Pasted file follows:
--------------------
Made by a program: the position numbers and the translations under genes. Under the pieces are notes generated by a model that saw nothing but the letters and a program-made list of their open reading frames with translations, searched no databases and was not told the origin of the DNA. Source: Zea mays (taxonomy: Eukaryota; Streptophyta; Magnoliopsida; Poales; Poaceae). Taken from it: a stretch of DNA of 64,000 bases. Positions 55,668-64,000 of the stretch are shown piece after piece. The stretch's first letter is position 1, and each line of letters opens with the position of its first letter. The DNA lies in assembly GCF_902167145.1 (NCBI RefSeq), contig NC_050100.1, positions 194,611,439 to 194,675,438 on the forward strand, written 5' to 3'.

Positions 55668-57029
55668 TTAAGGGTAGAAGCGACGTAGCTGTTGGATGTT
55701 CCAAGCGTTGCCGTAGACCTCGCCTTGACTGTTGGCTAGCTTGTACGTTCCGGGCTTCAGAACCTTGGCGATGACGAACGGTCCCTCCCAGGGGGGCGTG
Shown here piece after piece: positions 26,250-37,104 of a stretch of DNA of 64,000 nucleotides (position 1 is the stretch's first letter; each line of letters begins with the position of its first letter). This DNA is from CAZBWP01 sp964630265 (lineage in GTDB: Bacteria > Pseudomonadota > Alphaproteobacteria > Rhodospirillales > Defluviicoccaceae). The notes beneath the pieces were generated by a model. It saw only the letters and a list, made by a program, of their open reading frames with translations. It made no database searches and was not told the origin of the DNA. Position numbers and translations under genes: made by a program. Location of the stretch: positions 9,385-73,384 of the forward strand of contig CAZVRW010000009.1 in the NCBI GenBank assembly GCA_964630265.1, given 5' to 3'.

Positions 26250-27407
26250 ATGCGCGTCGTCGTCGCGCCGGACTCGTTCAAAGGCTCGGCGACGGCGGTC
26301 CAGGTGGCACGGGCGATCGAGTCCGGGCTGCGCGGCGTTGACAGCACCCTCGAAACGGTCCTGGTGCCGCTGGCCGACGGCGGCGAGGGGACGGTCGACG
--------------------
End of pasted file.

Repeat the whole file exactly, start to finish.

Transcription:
Made by a program: the position numbers and the translations under genes. Under the pieces are notes generated by a model that saw nothing but the letters and a program-made list of their open reading frames with translations, searched no databases and was not told the origin of the DNA. Source: Zea mays (taxonomy: Eukaryota; Streptophyta; Magnoliopsida; Poales; Poaceae). Taken from it: a stretch of DNA of 64,000 bases. Positions 55,668-64,000 of the stretch are shown piece after piece. The stretch's first letter is position 1, and each line of letters opens with the position of its first letter. The DNA lies in assembly GCF_902167145.1 (NCBI RefSeq), contig NC_050100.1, positions 194,611,439 to 194,675,438 on the forward strand, written 5' to 3'.

Positions 55668-57029
55668 TTAAGGGTAGAAGCGACGTAGCTGTTGGATGTT
55701 CCAAGCGTTGCCGTAGACCTCGCCTTGACTGTTGGCTAGCTTGTACGTTCCGGGCTTCAGAACCTTGGCGATGACGAACGGTCCCTCCCAGGGGGGCGTG
Shown here piece after piece: positions 26,250-37,104 of a stretch of DNA of 64,000 nucleotides (position 1 is the stretch's first letter; each line of letters begins with the position of its first letter). This DNA is from CAZBWP01 sp964630265 (lineage in GTDB: Bacteria > Pseudomonadota > Alphaproteobacteria > Rhodospirillales > Defluviicoccaceae). The notes beneath the pieces were generated by a model. It saw only the letters and a list, made by a program, of their open reading frames with translations. It made no database searches and was not told the origin of the DNA. Position numbers and translations under genes: made by a program. Location of the stretch: positions 9,385-73,384 of the forward strand of contig CAZVRW010000009.1 in the NCBI GenBank assembly GCA_964630265.1, given 5' to 3'.

Positions 26250-27407
26250 ATGCGCGTCGTCGTCGCGCCGGACTCGTTCAAAGGCTCGGCGACGGCGGTC
26301 CAGGTGGCACGGGCGATCGAGTCCGGGCTGCGCGGCGTTGACAGCACCCTCGAAACGGTCCTGGTGCCGCTGGCCGACGGCGGCGAGGGGACGGTCGACG